Skip to content

Category: Church

Preachers and Leaders 4: Preaching and congregational leadership today

Now, as then, preaching should be understood as the public component of the speech of a congregational leader to a congregation under his care, by which he ensures that the congregation learns, obeys and holds on to the truth of God’s word. A congregational leader leads his congregation by preaching; conversely, preaching is the key public expression of a congregational leader’s role.

Preachers and Leaders 3: Preaching as congregational leadership: a venerable history

The regular sermon, according to key figures from church history including Chrysostom, Augustine, Calvin, Cranmer and Perkins, is the key means by which shepherd-leaders fulfil their responsibility to ensure that the truth of God’s word is guarded, learned and obeyed among their congregations.

Preachers and Leaders 2: The speech of shepherd-leaders in the New Testament

In a number of places across the New Testament, we see a certain pattern of congregational leadership. Christian congregations often include certain people who are described as carrying a weighty responsibility. This responsible leadership role is based on and derived from the word of the apostles, which in turn is grounded in the Old Testament Scriptures. The congregational leaders discharge their responsibility primarily through speaking this word to the congregation, in a variety of ways.

Preachers and Leaders 1: A separation of preaching and leadership?

Among the many important issues and questions that have been raised during recent debates about women and preaching, one that has received perhaps too little attention is this: What exactly is this thing we call a ‘sermon’ or ‘preaching’? Preaching is the public component of the speech of a congregational shepherd-leader to the congregation under his care, by which he ensures that the truth handed down in the Scriptures is learned and obeyed by that congregation, in light of the congregation’s particular circumstances.

Book – Women, sermons and the Bible: Essays interacting with John Dickson’s “Hearing Her Voice”

In late December 2012, John Dickson published an eBook in which he presented a novel proposal concerning the Greek term normally translated “teach” (didaskō) in 1 Timothy 2:12. I have had an opportunity to contribute to a book in which various authors interact in depth with Dickson’s proposal, and find it wanting on multiple fronts.

Recent blog posts

  • Holding child's handImitators of God (Ephesians 5:1–2)
    Christians are God’s dearly loved children, raised from death to life and secure with him, now and forever. This is what gives us the power to sacrifice.
  • Preaching sermons and shepherding the flock: What’s the connection?
    Lionel Windsor | 2 Feb 2015 | Priscilla and Aquila Conference | Moore College, Sydney I’m here republishing my 2015 paper, which originally appeared as a PDF and video. See here for more on the
  • Photo: NASA/ISS CrewThe Amazon Fires: A Gospel Response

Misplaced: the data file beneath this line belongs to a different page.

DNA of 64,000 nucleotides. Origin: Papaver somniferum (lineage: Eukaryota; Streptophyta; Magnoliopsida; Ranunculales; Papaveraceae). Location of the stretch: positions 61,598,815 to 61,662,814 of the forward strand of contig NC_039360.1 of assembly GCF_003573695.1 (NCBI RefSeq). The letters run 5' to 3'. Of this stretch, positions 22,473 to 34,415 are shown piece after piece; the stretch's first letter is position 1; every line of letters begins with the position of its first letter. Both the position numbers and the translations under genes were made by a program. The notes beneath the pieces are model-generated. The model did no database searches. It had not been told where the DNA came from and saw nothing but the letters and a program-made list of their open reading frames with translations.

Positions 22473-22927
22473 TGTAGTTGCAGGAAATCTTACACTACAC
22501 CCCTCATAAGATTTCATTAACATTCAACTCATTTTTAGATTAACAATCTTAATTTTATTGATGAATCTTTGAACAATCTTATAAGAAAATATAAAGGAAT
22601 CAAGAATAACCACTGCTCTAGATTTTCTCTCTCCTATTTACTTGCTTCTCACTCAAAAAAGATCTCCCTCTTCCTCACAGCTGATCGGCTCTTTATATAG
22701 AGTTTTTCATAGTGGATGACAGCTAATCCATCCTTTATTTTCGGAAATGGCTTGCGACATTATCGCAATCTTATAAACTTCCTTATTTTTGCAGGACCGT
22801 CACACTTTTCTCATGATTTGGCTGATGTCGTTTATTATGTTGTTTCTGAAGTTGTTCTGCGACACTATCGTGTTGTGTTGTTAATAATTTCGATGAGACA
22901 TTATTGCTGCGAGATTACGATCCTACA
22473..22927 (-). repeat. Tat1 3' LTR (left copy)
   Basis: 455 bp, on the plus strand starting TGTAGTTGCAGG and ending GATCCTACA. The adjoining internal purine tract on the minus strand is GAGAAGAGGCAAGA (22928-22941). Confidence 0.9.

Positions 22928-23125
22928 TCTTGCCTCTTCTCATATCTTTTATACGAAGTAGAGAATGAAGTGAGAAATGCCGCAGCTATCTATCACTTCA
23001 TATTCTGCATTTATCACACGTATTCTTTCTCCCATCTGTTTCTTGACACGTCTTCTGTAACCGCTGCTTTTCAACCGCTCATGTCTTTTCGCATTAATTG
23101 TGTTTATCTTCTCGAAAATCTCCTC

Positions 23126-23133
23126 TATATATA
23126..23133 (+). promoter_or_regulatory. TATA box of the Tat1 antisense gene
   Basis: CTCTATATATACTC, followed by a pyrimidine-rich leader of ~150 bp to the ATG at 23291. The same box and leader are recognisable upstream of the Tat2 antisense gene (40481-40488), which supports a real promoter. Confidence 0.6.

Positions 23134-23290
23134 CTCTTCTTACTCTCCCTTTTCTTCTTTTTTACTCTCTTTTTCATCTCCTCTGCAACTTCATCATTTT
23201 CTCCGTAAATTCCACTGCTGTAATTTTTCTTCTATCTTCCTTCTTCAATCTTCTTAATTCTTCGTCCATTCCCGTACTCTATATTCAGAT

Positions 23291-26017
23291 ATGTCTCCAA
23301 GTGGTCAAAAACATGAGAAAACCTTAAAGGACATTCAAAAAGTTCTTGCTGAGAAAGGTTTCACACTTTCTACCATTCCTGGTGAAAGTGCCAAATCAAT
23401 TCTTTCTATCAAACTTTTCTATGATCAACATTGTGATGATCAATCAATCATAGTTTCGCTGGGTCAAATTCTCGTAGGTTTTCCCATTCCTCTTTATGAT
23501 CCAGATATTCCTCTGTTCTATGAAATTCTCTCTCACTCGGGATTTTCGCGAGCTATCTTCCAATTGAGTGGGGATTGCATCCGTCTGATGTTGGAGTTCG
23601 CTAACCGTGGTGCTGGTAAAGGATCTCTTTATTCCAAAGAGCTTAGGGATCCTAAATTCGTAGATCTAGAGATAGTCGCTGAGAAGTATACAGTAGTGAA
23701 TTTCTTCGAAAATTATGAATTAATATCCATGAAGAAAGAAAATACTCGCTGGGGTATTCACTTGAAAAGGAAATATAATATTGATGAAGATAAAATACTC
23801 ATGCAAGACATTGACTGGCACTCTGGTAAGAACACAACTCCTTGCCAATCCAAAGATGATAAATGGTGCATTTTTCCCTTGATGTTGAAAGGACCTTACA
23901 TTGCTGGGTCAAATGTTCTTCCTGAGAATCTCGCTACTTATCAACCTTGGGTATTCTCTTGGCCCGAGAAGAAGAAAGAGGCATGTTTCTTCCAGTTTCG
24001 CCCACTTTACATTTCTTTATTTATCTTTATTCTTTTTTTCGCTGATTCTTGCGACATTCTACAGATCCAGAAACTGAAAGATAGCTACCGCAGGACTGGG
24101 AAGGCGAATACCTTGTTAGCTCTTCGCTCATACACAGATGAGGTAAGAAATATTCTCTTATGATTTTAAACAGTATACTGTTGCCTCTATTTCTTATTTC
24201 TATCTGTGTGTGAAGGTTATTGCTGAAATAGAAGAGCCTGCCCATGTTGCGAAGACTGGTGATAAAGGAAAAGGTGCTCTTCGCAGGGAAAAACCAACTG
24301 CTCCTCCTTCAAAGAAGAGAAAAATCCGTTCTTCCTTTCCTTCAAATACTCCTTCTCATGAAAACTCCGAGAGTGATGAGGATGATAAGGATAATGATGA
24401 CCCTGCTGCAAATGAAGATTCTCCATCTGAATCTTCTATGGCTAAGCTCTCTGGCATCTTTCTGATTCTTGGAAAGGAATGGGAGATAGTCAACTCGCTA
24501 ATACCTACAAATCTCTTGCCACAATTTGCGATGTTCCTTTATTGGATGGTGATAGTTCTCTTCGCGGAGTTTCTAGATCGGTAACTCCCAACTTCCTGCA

Unprecedented numbers of fires are now burning in the Amazon rainforest. How can the gospel of Jesus Christ be brought to bear on the situation?
  • Photo by Xan Griffin on UnsplashThe Victory of the Cross
    According to the Bible, Jesus’ death on the cross is God’s victory and triumph—a victory and triumph Christ shares with all who trust in him... (Audio)
  • Photo by Lina Trochez on UnsplashThe power of forgiveness (Ephesians 4:31–32)
    Believers are to forgive, as God has forgiven us. Forgiveness is not only possible for believers, it’s also powerful for our lives and relationships.
  • Photo by Brett Jordan on UnsplashWords with purpose (Ephesians 4:29–30)
    Christians have a whole new reason to speak. Instead of rotten words or selfish words, we are to speak good words: word that build and give grace.
  • Photo by Ben White on UnsplashThe gospel for criminals (Ephesians 4:28)
    Paul preaches the gospel to thieves. God’s grace gives us a new identity. That means we have work to do: not so we can take, but so we can give.
  • Sun setting on ruinsGrace and anger (Ephesians 4:26–27)
    Whether our anger is right or wrong, we can’t deny it’s there. But because we belong to Christ, we must make it a priority to deal with anger. How?
  • Is God Green? By Lionel WindsorIs God Green? Audio/video links
    Here are some links to audio and video for events I've spoken at recently based on my book: Is God Green?
  • Donald Robinson Selected Works volumes 3 and 4Donald Robinson on the Origins of the Anglican Church League
    History matters. It makes us question things we take for granted, it helps us to understand who we are, and it gives us a broader perspective on the issues we face today. One example – relevant for evangelical Anglicans, especially in Sydney – is an essay in Donald Robinson Selected Works, volume 4 (recently published by the Australian Church Record and Moore College). The essay is called “The Origins of the Anglican Church League” (pp. 125–52). It’s a republication of a paper given in 1976 by Donald Robinson (1922–2018), former Moore College Vice-Principal and later Archbishop of Sydney. In the paper, Robinson traces some of the currents and issues that led to the formation of the Anglican Church League in the early twentieth century. The essay is classic Donald Robinson: full of surprises, yet definitely still worth reading today to help us gain perspective on issues for evangelical Anglicans past and present.

On this site

All content copyright Lionel Windsor